Podcast: Long story short

By Ana | Podcast Inglês Online

Mar 25
Inglês - Podcast Long story short

long story shortHey, all. Neste episódio, eu falo sobre dois idioms comuníssimos com a palavra story. Explico também o verbo to whine, que é usado para descrever alguém que está reclamando assim… meio choramingando.


Hey, all. This is the new episode of the Inglesonline podcast. Please subscribe to this podcast using the Podcasts app for iPhone or iPad, or listen to the episodes using the Inglesonline Android app. Thanks for all the comments at the iTunes store and if you haven’t yet left a comment for this podcast please do so: the more comments for the Inglesonline podcast, the more people will find out about it and listen to the episodes. Thanks for telling your friends, your neighbours, your family and keep listening.

Today we’re going to open our episode with an expression that you can use when you feel like whining about something. Whining – first of all, what does “whining” mean? To whine, w-h-i-n-e, means to complain, but… in sort of a childish way, in a bit of an annoying way. Can you picture that? Picture someone – maybe you – complaining in a way that reminds you of a spoiled or bratty child. Imagine that it’s an adult doing it. A good way to describe that would be “This guy or this woman is whining… about something.” In movies or TV shows it is common to hear someone say “Quit whining” when someone else is going on and on complaining about something.

So imagine your friend Mary is whining about how she bought a beautiful shirt last week, and today that same shirt went on sale! Twenty percent off. Mary says it’s the second time this has happened to her, and then you say “Oh, story of my life. Last year I bought three jackets at my favourite shop and the next week they were 40 percent off.”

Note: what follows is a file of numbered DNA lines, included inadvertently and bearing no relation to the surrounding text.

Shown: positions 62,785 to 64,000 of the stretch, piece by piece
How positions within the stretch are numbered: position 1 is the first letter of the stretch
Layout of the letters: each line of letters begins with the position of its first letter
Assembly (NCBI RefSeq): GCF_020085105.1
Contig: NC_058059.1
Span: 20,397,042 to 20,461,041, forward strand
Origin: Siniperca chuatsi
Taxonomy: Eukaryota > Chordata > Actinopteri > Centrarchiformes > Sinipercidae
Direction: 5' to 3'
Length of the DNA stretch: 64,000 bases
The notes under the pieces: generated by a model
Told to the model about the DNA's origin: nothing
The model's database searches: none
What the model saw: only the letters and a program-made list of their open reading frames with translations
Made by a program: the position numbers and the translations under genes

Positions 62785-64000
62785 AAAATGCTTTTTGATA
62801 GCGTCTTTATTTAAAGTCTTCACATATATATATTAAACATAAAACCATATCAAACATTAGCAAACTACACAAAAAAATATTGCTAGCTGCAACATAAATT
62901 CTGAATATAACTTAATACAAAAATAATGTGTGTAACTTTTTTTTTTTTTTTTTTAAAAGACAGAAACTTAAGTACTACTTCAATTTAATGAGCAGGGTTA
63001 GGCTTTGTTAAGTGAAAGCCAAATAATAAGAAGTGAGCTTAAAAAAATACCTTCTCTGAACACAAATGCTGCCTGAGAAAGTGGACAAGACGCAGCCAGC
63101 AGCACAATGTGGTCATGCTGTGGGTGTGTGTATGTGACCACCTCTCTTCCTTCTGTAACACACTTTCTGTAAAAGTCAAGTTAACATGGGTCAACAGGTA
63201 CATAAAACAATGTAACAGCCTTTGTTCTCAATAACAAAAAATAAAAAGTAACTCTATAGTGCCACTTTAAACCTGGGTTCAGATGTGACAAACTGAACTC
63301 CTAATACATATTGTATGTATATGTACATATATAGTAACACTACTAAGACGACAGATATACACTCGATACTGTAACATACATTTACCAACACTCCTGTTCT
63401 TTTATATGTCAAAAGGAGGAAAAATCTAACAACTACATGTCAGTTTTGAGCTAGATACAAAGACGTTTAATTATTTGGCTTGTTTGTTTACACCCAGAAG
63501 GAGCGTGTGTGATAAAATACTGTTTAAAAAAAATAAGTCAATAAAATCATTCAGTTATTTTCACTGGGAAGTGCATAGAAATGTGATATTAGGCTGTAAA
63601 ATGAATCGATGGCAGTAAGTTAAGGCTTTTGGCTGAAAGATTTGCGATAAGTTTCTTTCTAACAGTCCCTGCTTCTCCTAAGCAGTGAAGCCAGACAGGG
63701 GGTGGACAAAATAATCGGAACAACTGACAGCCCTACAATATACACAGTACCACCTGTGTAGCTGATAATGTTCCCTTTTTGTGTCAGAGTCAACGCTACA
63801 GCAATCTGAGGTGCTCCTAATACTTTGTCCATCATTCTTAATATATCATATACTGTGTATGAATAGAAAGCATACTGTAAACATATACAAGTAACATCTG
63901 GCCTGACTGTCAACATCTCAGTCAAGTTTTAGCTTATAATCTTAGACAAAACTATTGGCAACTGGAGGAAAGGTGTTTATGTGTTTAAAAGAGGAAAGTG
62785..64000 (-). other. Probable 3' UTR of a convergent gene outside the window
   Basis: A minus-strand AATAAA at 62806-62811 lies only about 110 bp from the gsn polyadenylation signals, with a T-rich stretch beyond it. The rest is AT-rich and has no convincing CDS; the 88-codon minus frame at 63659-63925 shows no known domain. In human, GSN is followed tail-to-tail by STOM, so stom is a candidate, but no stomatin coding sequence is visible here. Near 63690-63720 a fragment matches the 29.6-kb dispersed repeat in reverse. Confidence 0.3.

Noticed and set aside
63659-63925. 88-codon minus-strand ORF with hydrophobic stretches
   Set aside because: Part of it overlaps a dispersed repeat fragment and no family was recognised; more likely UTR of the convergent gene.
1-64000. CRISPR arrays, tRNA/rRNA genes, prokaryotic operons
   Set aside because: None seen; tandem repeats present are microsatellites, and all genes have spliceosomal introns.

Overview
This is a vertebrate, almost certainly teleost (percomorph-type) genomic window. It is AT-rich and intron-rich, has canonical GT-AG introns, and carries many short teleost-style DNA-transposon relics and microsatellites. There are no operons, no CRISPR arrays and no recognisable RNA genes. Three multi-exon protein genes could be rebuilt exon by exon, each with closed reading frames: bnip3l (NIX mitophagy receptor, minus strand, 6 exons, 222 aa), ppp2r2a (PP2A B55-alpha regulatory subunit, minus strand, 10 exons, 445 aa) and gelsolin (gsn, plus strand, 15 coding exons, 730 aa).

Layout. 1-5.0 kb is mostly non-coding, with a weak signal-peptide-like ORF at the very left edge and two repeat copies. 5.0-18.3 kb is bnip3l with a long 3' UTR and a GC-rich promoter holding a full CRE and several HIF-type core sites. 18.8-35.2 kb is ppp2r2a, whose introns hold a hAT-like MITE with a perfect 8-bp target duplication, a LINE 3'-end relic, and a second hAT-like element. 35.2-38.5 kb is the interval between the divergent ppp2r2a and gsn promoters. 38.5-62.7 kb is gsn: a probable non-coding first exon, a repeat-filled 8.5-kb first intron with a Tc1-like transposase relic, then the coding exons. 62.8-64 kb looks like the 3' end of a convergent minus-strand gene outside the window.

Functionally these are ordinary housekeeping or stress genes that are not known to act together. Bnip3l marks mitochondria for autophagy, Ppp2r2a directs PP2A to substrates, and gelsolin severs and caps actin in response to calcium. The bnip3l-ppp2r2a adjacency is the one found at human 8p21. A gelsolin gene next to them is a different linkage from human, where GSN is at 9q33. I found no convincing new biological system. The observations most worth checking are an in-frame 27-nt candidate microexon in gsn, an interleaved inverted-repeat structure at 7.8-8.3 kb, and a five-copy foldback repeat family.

So when you say “story of my life” what you’re saying is, that thing your friend just mentioned is something that is typical in your life. Of course, it’s usually an exaggeration – it’s not like that happens every day. It’s a way to sympathise with the other person, though… So we use it when we’re talking about something unfortunate. Let’s say you’re waiting in line to pay a bill at the bank and you start to chat with the person in front of you. You’re telling her it took you twenty minutes to find a parking spot for your car. She replies “Story of my life.” She’s saying the same thing happens with her all the time.

And check out this one: to make a long story short. You use this one when you’re telling someone what happened, for example, but you don’t wanna go through every single detail so you’re just going to give them the basic facts. A short, summarised version of the story. I’m not sure we have a similar expression in Brazil – what do you think? Maybe “Bom, pra resumir…” but I’m not a hundred percent sure. We sometimes say “pra resumir” when we’re reaching the final part of our story so it’s not really the same meaning.